A few weeks ago, the Episcopal Café posted a study that showed that religious people are healthier. This is not a surprise.
People do better connected to other people. We are social creatures. And if you are connected, you can’t do “them vs us”, because you know Them. If you aren’t connected, it’s easy to segregate, balkanize, fractionate. And it’s stressful to do that.
A book published a few years ago, called Bowling Alone decried the loss of community in modern American society. It used to be that you Belonged to something. Not just church, but your Club, or your Bowling League, or something else that took you out from the cocoon of your life and echo chamber of your social class. That doesn’t happen now much, outside of church.
SO why are religious people healthier? I posit it is because of the effects of community—and the old bowling leagues, or neighborhood groups, would have showed the same effect.
One thing I’ve noticed since I started going to church with BP is the community effect. BP describes getting to know me as “dragging you out from under a rock” because I am by nature compulsively private and unwilling to reach out. My background is stiff-upper-lip English and German —emotion is weakness. I told her that one of the things I notice about going to church every week is how vulnerable it makes you. The carefully constructed shell that I have built, chips away. I’m not easy with that, but I’m getting better.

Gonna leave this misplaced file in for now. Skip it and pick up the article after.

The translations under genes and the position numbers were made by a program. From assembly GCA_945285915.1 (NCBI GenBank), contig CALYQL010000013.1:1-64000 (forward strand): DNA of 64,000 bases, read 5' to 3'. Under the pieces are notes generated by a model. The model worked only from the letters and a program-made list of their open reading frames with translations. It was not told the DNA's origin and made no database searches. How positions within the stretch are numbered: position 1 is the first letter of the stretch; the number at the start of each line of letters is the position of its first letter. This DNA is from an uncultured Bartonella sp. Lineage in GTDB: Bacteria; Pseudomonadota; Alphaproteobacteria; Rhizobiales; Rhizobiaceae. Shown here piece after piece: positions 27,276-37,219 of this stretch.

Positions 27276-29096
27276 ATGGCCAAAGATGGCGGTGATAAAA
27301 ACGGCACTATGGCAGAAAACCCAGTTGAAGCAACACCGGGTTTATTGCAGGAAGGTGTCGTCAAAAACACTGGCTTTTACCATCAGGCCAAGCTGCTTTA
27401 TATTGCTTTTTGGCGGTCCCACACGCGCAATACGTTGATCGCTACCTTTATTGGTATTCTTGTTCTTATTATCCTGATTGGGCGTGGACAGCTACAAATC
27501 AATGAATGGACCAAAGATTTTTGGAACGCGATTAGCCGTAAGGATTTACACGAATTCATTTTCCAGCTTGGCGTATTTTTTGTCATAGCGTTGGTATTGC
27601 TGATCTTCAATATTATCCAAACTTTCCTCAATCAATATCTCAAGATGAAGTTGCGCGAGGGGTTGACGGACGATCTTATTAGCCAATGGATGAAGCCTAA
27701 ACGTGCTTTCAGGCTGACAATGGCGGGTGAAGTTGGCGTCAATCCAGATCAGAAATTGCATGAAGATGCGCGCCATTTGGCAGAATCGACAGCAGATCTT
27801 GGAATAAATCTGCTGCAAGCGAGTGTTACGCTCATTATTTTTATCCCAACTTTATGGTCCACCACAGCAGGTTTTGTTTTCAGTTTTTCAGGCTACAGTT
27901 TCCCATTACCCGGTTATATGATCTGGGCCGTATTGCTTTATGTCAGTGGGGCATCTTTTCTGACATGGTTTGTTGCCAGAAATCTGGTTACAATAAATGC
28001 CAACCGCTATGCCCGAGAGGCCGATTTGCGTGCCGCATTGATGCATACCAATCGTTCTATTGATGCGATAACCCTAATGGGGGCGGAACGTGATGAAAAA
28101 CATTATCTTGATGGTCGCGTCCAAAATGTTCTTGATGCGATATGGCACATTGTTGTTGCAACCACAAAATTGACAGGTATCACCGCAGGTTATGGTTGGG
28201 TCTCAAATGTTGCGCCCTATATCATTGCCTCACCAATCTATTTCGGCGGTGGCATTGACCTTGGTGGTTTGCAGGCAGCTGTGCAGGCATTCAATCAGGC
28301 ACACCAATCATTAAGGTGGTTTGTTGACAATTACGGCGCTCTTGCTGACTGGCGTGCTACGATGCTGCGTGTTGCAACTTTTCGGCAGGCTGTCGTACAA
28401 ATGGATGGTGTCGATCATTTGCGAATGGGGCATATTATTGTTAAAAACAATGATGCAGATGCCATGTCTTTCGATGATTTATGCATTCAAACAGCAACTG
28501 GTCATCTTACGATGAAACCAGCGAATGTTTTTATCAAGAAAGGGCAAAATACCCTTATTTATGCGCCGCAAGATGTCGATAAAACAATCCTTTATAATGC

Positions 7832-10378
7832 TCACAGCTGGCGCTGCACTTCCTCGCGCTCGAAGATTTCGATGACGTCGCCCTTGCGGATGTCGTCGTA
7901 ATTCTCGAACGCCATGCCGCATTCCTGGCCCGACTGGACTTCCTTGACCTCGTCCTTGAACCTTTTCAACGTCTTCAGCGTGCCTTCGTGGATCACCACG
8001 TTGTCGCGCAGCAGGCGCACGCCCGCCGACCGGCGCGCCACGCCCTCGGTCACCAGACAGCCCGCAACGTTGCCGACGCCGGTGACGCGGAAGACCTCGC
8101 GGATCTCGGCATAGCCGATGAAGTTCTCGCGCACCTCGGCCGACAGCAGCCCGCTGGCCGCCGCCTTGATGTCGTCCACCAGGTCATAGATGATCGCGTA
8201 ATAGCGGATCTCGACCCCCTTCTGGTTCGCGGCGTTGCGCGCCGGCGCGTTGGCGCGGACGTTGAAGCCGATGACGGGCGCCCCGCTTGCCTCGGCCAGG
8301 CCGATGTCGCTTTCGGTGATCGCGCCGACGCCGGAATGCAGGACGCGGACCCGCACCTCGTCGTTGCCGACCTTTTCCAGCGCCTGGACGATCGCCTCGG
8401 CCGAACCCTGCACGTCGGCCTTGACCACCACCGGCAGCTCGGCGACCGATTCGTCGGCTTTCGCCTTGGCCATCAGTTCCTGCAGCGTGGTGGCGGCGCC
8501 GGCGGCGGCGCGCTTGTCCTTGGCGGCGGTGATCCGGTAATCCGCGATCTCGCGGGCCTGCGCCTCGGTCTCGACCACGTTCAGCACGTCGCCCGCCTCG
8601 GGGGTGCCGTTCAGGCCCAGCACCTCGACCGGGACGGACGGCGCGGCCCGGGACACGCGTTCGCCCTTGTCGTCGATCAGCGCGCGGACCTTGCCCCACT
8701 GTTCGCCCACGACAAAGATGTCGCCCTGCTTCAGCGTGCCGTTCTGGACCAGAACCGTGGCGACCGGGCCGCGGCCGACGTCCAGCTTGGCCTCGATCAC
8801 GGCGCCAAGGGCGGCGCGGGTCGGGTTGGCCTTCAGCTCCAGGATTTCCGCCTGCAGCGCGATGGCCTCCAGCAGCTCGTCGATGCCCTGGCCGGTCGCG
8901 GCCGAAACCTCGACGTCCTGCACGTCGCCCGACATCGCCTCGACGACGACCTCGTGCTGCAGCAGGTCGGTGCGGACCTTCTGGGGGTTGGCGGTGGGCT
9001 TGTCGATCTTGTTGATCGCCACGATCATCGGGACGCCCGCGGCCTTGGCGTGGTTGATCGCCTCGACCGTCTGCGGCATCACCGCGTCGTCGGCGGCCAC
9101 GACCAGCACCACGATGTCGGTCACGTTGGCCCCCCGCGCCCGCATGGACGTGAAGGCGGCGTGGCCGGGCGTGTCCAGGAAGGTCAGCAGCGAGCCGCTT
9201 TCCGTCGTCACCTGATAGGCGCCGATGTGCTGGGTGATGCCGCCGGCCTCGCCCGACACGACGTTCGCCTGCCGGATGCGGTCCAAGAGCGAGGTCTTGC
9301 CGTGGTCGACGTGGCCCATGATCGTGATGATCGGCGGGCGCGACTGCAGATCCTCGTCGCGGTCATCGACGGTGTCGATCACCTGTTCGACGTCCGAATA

Think about it. The clergy know what’s going on with you in a deeply personal way. You don’t have a mask with someone who may have advised you through something very private and whom you still see every week. Like the obligatory counseling we went through for our Blessing: the wonderful priest who led that, knows a lot that is very personal about us and might make me blush! But I look forward to seeing her on Sunday nonetheless. During the Prayers of the People, you hear who’s asking for prayers, and you think “Oh, dear. I didn’t know H’s mom died” or “that’s bad. I wonder if M’s cancer is back” and at coffee you look for them for a hug, or an informal casserole committee. BP grew up with this everyone-knows kind of thing, and finds the community family to be a warm, supportive blanket. She gives me a quizzical look that I’m still getting used to this openness and exposure.
As you know, my Dad died on Tuesday. You, my internet church friends, have sent your prayers and virtual hugs, which are very welcome as an expression of your love. Dad would have appreciated that; he still identified as a Roman Catholic (although he didn't really practice). We’ll be with mom this weekend, 500 miles away from our home, when they read his name out at St Paul’s in the prayers for the dead. Our real life church friends will look for us at coffee to give us a hug. They will join us and you in that essential aspect of mourning even at a distance. It’s the community aspect that I have learned to value from you all. Thank you.